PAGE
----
Organized in 1890, the United Mine Workers (UMW) is a labor union founded as an affiliate of the American Federation of Labor (AFL). By the late 1880s, Midwestern mine owners were grossly exploiting workers, including numerous immigrants: conditions in the mines ranged from deplorable to dangerous, wages had dropped by as much as 20 percent, and mining families lived in squalor. During its first decade, the UMW came under the leadership of Illinois native John Mitchell (18701919). (Mitchell had begun working in coal mines at age twelve and was a member of the Knights of Labor (18851890), before joining the UMW and quickly ascending its ranks.) As president of the union after 1898, Mitchell undertook a massive organization drive, espousing the gospel of unionism and the dignity of man. Through Mitchell's efforts, diverse workers became the unified front of the UMW and a force to be reckoned with. In the early 1900s the UMW staged a series of successful strikes, calling attention to unfair labor practices and resulting in increased wages, reduced hours, and improved conditions. Mitchell became a national hero. He suffered health problems and was replaced as leader of the UMW in 1906.

For the next two decades, the coal industry was marked by increased competition; the UMW's tactics became radical. During the 1910s, a series of coal strikes were marked by violence, ending in the deaths of workers as well as government officials. In 1922 U.S. coal miners stages a six-month long strike to protest wage cuts. The massive demonstration paralyzed American industry and began a period of chronic depression in the coal mining industry. What resulted was cutthroat competition, which further hurt the cause of the workers.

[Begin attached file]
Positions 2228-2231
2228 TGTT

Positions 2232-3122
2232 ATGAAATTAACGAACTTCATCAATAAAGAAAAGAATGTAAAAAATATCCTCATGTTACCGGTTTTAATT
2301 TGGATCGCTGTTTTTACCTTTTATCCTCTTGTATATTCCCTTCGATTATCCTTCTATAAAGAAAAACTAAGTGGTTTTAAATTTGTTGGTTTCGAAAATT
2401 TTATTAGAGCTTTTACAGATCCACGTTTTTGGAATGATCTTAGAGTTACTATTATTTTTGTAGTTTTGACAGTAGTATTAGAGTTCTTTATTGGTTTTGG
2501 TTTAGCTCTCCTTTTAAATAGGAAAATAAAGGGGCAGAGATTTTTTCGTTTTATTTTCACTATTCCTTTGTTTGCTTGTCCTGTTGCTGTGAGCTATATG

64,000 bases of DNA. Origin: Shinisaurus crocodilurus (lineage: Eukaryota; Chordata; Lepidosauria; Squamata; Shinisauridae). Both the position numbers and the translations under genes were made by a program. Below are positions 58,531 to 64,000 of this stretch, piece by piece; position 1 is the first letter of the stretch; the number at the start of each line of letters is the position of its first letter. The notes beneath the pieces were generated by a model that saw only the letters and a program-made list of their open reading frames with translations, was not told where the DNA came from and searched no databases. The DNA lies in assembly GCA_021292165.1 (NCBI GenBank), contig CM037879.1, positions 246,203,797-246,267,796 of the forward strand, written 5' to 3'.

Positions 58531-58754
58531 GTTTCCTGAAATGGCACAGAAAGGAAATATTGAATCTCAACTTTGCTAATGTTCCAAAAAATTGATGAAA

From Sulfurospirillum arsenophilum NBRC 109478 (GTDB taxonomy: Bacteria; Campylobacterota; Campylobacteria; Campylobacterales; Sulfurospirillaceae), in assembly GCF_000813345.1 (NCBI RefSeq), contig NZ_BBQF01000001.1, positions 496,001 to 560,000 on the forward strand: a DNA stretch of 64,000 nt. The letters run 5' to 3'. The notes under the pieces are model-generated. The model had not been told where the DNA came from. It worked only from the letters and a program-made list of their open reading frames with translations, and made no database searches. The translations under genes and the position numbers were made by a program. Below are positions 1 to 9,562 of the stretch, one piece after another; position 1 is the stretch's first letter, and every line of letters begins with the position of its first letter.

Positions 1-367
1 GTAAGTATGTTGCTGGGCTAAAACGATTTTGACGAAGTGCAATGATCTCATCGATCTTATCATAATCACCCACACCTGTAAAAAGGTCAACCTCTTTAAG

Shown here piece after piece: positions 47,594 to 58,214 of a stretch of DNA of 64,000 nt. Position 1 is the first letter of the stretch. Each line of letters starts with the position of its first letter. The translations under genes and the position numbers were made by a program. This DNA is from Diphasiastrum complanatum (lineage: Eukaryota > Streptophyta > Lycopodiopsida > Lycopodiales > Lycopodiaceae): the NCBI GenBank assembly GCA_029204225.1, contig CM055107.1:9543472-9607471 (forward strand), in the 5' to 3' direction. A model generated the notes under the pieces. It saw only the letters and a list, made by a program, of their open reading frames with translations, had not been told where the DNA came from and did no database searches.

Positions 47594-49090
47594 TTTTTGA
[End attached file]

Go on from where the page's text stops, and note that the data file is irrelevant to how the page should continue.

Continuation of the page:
The Great Depression (19291939), the severe economic downturn of the 1930s, saw the country's laborers joining unions in great numbers, particularly boosting the memberships of industrial (versus craft) unions such as the UMW. In 1935 dynamic UMW leader John Llewellyn Lewis (18801969) worked with other industrial unions to form an alliance, the Committee for Industrial Organization (CIO). The UMW's parent organization, the AFL, which was founded on the principles of craft unions, expelled the UMW and other CIO activists, who reorganized as the Congress of Industrial Organizations (CIO). In the 1940s the unions again became controversial: A UMW strike in 1946 stopped soft coal production, then the nation's primary source of energy. The strike severely impacted the steel and automotive industries, the rail service, and the average American, as people in twenty-two states were required to observe "dim-outs" to conserve coal. Consumers faulted the unions for shortages of consumer goods, suspension of services, and inflated prices.

Passage of the Taft-Hartley Act (1947) limited the impact of unions. The UMW has remained active on the national labor scene since its founding, though it struggled through controversy again in the 1970s when its leadership was found to be corrupt.

See also: American Federation of Labor, Congress of Industrial Organizations, Labor Movement, Labor Unionism, John Llewellyn Lewis, John Mitchell